In Chapter 1 we saw how real-time public relations and marketing savvy allowed one man to run rings around a clumsy airline giant. In this chapter we look at further evidence that a real-time revolution is profoundly shifting the balance of power.
At 2:20 p.m. Pacific time on June 25, 2009, the entire world learned that Michael Jackson was pronounced dead at the Ronald Reagan UCLA Medical Center. Who flashes the news to a shocked world within minutes? Not the Los Angeles Times, not CBS News, not CNN or FOX.
TMZ, an upstart celebrity media news service, got the scoop on this sad tale, immediately posting the story on its web site. As the world learned of Jackson's demise, the now-iconic images of that ambulance featured in media worldwide—each time with the TMZ logo. A player in the news business with fewer than five years' experience, TMZ beat everyone, including local media outlets with many more reporters on the ground.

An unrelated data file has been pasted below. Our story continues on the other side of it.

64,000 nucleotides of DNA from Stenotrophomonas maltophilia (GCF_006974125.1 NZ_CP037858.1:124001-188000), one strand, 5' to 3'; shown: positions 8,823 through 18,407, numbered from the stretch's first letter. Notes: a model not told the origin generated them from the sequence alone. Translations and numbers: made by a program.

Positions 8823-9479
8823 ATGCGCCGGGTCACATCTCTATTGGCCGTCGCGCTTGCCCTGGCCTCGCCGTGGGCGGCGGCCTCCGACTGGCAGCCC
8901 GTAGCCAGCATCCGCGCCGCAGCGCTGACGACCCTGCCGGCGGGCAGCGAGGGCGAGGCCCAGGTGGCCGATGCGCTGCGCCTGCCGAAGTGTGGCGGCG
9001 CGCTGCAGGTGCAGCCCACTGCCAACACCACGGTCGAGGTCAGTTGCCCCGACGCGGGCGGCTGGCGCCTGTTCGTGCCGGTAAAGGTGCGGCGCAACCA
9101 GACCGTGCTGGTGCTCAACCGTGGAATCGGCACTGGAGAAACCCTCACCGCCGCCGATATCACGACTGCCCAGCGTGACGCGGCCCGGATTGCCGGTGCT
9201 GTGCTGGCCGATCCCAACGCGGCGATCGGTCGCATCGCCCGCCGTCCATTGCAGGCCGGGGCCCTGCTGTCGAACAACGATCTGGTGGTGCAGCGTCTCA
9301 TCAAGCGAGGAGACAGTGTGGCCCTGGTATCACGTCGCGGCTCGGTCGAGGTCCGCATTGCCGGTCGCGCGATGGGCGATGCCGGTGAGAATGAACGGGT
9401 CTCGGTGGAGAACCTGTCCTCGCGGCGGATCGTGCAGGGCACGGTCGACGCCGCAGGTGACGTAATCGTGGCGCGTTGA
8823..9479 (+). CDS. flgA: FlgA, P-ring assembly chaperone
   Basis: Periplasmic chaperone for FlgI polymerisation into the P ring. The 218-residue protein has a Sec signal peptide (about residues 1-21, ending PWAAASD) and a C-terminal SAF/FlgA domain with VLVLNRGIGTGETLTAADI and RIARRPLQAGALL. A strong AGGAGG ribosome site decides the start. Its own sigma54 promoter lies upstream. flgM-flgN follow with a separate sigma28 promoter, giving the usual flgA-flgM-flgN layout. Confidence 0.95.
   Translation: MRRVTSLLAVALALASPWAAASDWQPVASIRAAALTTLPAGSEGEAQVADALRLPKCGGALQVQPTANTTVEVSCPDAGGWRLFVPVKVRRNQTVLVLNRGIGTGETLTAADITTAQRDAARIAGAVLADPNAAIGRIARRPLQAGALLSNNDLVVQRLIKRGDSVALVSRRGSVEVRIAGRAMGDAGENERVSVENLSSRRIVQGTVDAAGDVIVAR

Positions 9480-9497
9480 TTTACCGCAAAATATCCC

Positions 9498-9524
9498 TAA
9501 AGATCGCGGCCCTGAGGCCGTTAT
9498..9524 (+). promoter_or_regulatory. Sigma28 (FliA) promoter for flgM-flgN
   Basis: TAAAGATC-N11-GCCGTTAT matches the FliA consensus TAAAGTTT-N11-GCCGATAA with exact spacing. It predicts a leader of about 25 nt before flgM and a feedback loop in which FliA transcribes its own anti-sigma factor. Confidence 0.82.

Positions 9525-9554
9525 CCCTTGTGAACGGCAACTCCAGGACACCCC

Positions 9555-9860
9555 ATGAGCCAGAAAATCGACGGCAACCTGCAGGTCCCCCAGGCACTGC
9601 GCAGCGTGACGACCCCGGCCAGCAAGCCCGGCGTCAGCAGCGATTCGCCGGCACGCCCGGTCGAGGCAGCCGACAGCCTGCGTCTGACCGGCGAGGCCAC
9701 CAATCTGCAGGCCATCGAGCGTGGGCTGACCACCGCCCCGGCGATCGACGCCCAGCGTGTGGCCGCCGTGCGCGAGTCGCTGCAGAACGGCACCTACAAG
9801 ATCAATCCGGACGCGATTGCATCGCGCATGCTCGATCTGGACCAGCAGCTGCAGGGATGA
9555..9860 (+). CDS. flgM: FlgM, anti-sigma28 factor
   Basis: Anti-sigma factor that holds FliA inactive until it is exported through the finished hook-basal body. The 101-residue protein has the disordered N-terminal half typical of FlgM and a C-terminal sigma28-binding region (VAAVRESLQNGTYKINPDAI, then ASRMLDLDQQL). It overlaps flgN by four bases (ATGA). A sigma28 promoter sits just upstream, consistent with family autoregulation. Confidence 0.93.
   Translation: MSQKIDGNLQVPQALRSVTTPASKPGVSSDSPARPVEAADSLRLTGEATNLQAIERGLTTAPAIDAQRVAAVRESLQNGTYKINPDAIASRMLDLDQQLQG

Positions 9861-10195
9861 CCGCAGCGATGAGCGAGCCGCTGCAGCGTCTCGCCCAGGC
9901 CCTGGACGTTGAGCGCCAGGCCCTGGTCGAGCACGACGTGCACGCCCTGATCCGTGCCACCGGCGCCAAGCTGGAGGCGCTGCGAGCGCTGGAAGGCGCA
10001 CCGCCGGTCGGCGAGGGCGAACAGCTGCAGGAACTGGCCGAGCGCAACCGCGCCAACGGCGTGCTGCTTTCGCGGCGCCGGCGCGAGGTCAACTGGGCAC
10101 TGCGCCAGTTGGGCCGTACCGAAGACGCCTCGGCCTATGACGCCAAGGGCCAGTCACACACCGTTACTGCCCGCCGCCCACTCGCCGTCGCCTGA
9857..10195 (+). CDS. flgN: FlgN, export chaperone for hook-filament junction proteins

Why didn't a bigger, more established news outlet get that story first? Why was TMZ among the first to show the world Tiger Woods' damaged Cadillac Escalade? And why was it that TMZ broke the news of Britney Spears's breakup with Kevin Federline?
What's more, at a time when news outlets across America were shrinking dramatically, why was TMZ able to go from zero to $25 million in revenues between 2005 and 2008?
As media tied to rigid production cycles decline—morning papers, evening newscasts, and weekly newsmagazines—real-time ...